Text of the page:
In addition to the space $${\mathbb{R}}$$ we consider the reals augmented with a coarser topology.

• Definition. Let $$\bar{{\mathbb{R}}}$$ be the topological space $$({\mathbb{R}}, \{(-\infty, r)\}_{-\infty \leq r \leq \infty})$$, then we have the continuous map $${\operatorname{id}}\colon {\mathbb{R}}\rightarrow \bar{{\mathbb{R}}}, x \mapsto x$$.

We can pushforward cosheaves on $${\mathbb{R}}$$ to cosheaves on $$\bar{{\mathbb{R}}}$$ via $${\operatorname{id}}$$.

• Definition. Given a cosheaf $$F$$ on $${\mathbb{R}}$$ and $$-\infty \leq r \leq \infty$$ we define $${\operatorname{id}}_* F ((-\infty, r)) = F ((-\infty, r))$$.

Similar to defining the pullback for sheaves, we take two steps to define the pullback of a cosheaf via $${\operatorname{id}}$$.

• Definition. Given a cosheaf $$F$$ on $$\bar{{\mathbb{R}}}$$ and an open subset $$U \subseteq {\mathbb{R}}$$ we define $${\operatorname{id}}^+ F (U) := F ((-\infty, \sup U))$$.

With this definition $${\operatorname{id}}^+ F$$ is merely a precosheaf for all we know. Yet we have the following.

• Lemma. Given a cosheaf $$F$$ on $$\bar{{\mathbb{R}}}$$ the precosheaf $${\operatorname{id}}^+ F$$ is a cosheaf on the poset of open intervals.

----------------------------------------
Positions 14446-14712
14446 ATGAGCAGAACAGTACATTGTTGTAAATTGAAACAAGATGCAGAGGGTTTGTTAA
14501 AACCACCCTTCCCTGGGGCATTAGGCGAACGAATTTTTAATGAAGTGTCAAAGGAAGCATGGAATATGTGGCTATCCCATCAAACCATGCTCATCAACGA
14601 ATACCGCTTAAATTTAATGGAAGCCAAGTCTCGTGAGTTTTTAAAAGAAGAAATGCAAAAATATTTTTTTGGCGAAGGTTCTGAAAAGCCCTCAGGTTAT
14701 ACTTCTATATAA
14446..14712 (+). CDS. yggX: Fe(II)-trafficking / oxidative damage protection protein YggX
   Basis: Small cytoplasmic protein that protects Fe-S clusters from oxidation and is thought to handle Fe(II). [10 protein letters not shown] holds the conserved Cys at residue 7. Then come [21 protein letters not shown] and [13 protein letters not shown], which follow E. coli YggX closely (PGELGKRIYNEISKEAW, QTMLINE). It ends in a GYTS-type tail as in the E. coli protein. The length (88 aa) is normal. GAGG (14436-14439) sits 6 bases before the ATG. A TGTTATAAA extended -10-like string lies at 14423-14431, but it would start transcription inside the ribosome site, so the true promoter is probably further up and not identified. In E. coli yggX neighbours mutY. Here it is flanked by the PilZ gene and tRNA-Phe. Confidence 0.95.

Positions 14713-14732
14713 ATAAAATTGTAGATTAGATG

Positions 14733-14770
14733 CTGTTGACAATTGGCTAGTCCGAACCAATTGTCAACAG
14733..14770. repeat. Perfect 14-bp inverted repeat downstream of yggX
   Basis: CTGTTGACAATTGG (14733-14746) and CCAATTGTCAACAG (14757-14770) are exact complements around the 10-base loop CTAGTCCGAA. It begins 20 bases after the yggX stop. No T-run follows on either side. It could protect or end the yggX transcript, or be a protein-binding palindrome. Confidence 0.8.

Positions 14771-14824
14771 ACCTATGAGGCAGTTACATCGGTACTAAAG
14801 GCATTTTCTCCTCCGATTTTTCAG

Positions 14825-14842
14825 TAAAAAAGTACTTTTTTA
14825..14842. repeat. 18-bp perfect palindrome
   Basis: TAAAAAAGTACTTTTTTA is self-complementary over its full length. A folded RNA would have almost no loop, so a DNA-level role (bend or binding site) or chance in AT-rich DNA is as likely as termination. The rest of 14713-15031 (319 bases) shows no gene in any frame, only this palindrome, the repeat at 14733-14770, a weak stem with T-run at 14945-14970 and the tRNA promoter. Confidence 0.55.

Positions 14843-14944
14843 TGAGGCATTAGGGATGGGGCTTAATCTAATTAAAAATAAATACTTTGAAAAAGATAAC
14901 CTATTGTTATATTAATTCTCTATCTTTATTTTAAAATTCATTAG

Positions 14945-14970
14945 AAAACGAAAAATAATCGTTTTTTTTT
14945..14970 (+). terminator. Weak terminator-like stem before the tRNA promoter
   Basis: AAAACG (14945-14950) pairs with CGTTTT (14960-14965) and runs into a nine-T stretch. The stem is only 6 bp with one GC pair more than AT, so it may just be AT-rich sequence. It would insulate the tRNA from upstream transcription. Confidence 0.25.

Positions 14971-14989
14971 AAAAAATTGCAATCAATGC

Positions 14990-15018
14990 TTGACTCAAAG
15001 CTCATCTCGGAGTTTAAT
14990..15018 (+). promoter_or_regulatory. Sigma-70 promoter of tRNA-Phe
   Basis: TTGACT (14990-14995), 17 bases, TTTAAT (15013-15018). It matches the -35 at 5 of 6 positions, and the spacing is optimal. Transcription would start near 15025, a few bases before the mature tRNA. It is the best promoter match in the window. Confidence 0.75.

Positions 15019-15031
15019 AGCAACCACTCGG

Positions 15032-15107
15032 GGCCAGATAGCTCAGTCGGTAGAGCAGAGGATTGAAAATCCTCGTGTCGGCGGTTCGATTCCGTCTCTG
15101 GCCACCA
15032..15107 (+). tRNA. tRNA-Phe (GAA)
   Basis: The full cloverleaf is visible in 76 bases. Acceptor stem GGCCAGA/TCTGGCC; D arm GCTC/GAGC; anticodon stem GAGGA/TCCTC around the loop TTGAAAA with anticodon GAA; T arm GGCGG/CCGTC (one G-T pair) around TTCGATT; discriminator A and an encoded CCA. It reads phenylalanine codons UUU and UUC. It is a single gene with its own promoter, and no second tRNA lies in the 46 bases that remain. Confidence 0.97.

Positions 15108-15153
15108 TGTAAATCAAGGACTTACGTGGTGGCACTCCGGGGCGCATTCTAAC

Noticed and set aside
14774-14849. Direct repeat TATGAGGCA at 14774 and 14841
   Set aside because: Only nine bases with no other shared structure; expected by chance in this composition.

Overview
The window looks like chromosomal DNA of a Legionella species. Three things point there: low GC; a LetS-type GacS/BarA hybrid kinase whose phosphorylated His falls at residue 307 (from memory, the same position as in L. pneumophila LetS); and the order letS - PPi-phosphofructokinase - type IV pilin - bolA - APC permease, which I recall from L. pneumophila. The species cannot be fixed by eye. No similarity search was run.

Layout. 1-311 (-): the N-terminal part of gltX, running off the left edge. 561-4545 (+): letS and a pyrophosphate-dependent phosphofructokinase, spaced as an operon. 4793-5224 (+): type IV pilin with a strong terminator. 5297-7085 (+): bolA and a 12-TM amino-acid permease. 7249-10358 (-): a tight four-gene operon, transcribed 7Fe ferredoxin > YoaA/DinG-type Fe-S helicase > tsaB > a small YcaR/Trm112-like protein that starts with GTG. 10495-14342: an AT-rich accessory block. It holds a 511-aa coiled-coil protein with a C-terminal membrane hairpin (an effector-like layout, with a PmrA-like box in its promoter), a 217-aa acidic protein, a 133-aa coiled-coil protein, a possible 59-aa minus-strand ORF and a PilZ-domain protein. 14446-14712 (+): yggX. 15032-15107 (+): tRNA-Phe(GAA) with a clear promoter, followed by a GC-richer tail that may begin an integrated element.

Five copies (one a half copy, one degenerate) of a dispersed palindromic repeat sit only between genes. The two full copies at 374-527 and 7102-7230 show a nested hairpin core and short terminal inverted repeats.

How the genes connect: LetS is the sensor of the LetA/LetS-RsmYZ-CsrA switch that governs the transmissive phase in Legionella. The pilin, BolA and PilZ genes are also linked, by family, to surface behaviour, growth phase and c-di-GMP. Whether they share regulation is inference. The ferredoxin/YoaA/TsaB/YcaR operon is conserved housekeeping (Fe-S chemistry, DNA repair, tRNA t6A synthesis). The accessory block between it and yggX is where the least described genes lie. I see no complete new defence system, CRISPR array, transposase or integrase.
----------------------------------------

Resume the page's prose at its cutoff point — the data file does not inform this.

• Proof. Let $$(a, b) = \bigcup_{i \in I} (a_i, b_i)$$. Without loss of generality we assume that $$I$$ has a linear order such that $$b_i \leq b_j$$ for all $$i \leq j$$ and $$a_i \leq a_j$$ for all $$i \leq j$$ with $$b_i = b_j$$. Since $$b = \sup_{i \in I} \sup (a_i, b_i) = \sup_{i \in I} b_i$$ and since $$F$$ is a cosheaf we have the coequalizer diagram $\xymatrix{ \coprod_{i < j} F((-\infty, b_i)) \ar@/^3pt/[r]^{\sigma} \ar@/_3pt/[r]_{\sigma'} & \coprod_{i \in I} F((-\infty, b_i)) \ar[r] & F((-\infty, b)) }$ where $$\sigma_{i,j}$$ maps $$F((-\infty, b_i))$$ identical to $$F((-\infty, b_i))$$ and $$\sigma'_{i,j}$$ maps $$F((-\infty, b_i))$$ to $$F((-\infty, b_j))$$ via the induced inclusion. Now suppose we have $$i < j$$ such that $$b_i \leq a_j$$, then since $$[b_i, a_j]$$ is compact we can find $$i < i_1 < ... < i_k$$ such that $$[b_i, a_j] \subseteq \bigcup_{l=1}^k (a_{i_l}, b_{i_l})$$ and such that this cover is minimal. If $$i_k < j$$ we set $$\tau = \sigma_{i_k, j}$$, $$\tau' = \sigma'_{i_k, j}$$ and if $$j < i_k$$ we set $$\tau = \sigma_{j, i_k}$$, $$\tau' = \sigma'_{j, i_k}$$. With this we have $$\sigma'_{i, j} \circ \sigma_{i, j}^{-1} = \tau' \circ \tau^{-1} \circ \sigma'_{i_{k-1}, i_k} \circ \sigma_{i_{k-1}, i_k}^{-1} \circ ... \circ \sigma'_{i_1, i_2} \circ \sigma_{i_1, i_2}^{-1} \circ \sigma'_{i, i_1} \circ \sigma_{i, i_1}^{-1}$$ and yet at the same time $$b_j > a_{i_k}$$, $$b_{i_k} > a_j$$, $$b_{i_{k-1}} > a_{i_k}$$, …, $$b_{i_1} > a_{i_2}$$, and $$b_i > a_{i_1}$$, since $$[b_i, a_j]$$ is connected and the cover is minimal. Thus we may omit all terms from the leftmost coproduct in the above diagram where $$b_i \leq a_j$$ without loosing the property of it being a coequalizer diagram. Now for any $$i < j$$ such that $$b_i > a_j$$ we have $${\operatorname{id}}^+ F((a_i, b_i) \cap (a_j, b_j)) = F((-\infty, b_i))$$, hence we may replace the corresponding term in the leftmost coproduct by $${\operatorname{id}}^+ F((a_i, b_i) \cap (a_j, b_j))$$. Similarly we may replace the terms in the middle and the term on the right to arrive at a coequalizer diagram of the form $\xymatrix@C-8pt{ \coprod_{i < j,\, b_i > a_j} {\operatorname{id}}^+ F((a_i, b_i) \cap (a_j, b_j)) \ar@/^3pt/[r] \ar@/_3pt/[r] & \coprod_{i \in I} {\operatorname{id}}^+ F((a_i, b_i)) \ar[r] & \, {\operatorname{id}}^+ F((a, b)). }$ Now for $$i < j$$ such that $$b_i \leq a_j$$ we have $${\operatorname{id}}^+ F((a_i, b_i) \cap (a_j, b_j)) = {\operatorname{id}}^+ F(\emptyset) = F(\emptyset) = \emptyset$$ which does not contribute to the coequalizer and this implies the claim.